Saturday, May 29, 2010

Are You Just Like Your Family?

I have been reading and thinking about how our family of origin affects us in profound ways and influences so many of our decisions, emotions and as well as our overall level of anxiety.

As much as I would like to believe that I have worked to be free from the negative pulls of my F of O, I can see how it still rears it’s persistent head when I am faced with higher levels of conflict. When an inevitable conflict arises, my internalized family system kicks in and I am reduced to feeling the feelings of my more immature self. The rule here is: ‘Under stress, we regress’. My challenge is not to give in to these feelings but to operate from my fully differentiated adult self.

What this means is managing my anxiety and not becoming reactive to the presenting conflict. This is easier said than done, but quite necessary if I am to operate at the levels of maturity that is required of me as an adult husband, worker, leader and friend.

I found the following excerpt for the book “The Leader’s Journey” by Jim Herrington, R. Robert Creech, and Trisha Taylor to be very helpful when dealing with our families of origin – so I will quote it verbatim.

“To be truthful, most people are less interested in focusing on their own challenges in being a self and are more interested in changing the others in their family. Understanding family interactions becomes just one more set of tools to be used in the effort to exchange the family they have for the family they want. The problem is, families resist even the best efforts of their members to force change, and as the family polarizes, change becomes even less likely.""

"The phrase ‘I’m going to confront my family about….’ is a sure sign that the focus is on changing the family and not on differentiating self. Another tip-off is the question ‘How can I get my family to…?’ Overfocusing on the failings of the family – and there are usually plenty – is another way we keep the spotlight on our desire for our family to change rather than on our ability to change within our family. However much we might want them to, family members almost never change by being confronted, manipulated, or blamed."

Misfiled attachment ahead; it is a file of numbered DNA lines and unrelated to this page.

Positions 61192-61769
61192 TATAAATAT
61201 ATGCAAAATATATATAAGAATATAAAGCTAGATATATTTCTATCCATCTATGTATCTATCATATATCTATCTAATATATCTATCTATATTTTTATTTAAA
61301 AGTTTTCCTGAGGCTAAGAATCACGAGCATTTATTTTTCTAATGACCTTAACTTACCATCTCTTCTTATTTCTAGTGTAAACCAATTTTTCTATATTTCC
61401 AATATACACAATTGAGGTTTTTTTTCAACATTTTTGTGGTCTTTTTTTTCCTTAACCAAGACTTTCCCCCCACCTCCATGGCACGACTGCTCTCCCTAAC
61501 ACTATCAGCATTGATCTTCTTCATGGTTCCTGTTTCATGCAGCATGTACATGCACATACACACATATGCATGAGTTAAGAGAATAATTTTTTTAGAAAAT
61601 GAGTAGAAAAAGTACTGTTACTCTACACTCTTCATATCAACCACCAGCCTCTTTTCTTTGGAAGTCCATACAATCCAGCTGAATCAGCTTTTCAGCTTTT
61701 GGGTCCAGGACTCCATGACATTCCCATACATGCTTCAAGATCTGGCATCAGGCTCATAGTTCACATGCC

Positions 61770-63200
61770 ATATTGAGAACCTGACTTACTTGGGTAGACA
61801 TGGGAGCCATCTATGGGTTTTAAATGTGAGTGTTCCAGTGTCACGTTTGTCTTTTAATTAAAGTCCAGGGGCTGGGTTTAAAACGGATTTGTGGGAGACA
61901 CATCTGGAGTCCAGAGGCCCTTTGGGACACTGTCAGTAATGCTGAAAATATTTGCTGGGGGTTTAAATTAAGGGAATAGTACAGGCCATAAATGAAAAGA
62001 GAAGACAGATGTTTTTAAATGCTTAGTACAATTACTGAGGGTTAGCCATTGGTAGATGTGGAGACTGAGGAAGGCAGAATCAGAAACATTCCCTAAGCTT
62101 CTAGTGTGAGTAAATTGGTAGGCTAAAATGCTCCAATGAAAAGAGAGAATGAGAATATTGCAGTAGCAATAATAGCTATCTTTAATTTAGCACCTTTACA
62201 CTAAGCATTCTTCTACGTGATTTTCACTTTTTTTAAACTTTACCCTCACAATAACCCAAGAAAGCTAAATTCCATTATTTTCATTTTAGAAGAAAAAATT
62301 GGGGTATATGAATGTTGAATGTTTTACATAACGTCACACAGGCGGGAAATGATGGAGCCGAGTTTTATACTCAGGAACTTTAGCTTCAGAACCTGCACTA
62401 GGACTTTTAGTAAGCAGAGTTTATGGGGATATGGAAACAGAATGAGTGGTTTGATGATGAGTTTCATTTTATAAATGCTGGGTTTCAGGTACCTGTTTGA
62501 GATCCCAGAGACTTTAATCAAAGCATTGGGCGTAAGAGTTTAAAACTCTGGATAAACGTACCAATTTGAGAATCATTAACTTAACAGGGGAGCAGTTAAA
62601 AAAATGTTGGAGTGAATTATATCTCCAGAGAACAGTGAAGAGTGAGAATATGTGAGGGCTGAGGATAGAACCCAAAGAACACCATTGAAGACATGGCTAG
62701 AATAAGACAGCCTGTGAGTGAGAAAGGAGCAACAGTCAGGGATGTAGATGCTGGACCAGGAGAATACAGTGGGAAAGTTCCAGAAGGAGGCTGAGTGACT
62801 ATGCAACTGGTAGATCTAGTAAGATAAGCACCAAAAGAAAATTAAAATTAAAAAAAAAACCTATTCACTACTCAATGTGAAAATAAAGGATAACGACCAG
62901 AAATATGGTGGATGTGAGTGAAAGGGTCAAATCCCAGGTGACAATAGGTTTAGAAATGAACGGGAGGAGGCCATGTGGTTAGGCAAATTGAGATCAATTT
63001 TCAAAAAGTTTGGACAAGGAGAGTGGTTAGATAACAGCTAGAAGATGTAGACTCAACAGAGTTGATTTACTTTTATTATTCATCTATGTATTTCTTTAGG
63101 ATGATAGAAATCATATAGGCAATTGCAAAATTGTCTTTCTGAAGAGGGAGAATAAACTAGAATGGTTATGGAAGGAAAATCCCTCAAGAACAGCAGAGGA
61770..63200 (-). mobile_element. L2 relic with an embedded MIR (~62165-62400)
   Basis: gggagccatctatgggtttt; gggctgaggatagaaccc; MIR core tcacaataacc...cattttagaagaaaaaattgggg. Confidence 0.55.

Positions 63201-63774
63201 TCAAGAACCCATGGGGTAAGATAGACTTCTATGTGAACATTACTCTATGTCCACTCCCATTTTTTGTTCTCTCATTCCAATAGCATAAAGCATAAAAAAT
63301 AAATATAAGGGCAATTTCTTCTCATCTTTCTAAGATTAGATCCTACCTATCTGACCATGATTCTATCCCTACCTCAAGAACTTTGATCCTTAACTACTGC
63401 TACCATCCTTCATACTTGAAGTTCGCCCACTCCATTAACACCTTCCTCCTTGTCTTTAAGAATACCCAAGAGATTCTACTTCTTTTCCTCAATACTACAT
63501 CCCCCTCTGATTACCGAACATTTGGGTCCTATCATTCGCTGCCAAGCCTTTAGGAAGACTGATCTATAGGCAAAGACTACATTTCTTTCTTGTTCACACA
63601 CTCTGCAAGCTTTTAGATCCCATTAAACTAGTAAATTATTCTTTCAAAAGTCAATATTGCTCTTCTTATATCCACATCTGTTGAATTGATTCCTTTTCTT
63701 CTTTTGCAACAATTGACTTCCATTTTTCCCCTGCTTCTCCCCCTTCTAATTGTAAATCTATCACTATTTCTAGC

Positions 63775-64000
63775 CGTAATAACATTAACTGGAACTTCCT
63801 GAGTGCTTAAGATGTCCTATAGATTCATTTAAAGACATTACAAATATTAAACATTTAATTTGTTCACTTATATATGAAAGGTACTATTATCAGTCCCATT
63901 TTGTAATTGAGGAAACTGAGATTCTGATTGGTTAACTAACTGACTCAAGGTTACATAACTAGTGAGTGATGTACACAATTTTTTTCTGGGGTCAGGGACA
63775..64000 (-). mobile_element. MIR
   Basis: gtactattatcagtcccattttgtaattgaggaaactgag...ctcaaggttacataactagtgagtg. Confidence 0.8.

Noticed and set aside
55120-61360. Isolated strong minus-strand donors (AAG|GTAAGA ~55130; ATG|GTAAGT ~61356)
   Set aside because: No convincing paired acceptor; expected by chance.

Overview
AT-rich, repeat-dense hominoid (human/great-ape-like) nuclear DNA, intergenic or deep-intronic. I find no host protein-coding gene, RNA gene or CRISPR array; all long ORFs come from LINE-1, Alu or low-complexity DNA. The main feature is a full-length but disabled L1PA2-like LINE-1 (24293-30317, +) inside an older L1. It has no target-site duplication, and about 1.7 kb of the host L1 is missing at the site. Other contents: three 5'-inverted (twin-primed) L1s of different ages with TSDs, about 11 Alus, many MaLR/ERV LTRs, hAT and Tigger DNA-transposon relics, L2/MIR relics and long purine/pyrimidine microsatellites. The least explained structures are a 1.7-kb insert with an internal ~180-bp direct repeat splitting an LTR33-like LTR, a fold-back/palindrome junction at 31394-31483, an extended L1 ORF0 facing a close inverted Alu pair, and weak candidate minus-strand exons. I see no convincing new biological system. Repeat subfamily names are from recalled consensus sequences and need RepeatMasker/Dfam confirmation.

"Even as we say ‘I know I can only change myself,’ many of us harbor the slightly irrational belief that if we can only say the right things or do the right things, the people in our families will change for the better. This may occur, but it cannot be the driving energy for our efforts. We have many options as we seek to keep the focus where it belongs, which is on ourselves."

  • We accept the challenge of changing self as we relate to our family, without taking on the impossible task of trying to change the family.
  • We let our own thinking be known in the family without trying to force the family to adopt it.
  • We pay attention to our own past contributions to our family’s situation as well as to our own current choices.
  • We avoid relating to the family as priest or therapist, but only as self.
  • We accept that this is the family we have instead of struggling against this reality.

"These are perhaps the most difficult aspects of differentiation of self to maintain.”

The wisdom in these words is deep reaching and takes time to really absorb – but the results of living them is priceless.

1 comment:

  1. It seems, though, that the goal of the family is to reproduce, with me being the product. That constant tension IS what produces the anxiety. How are we to be AND not to be at the same time? You have really produced food for thought here, Dave. Thanks, and excuse me while I dine.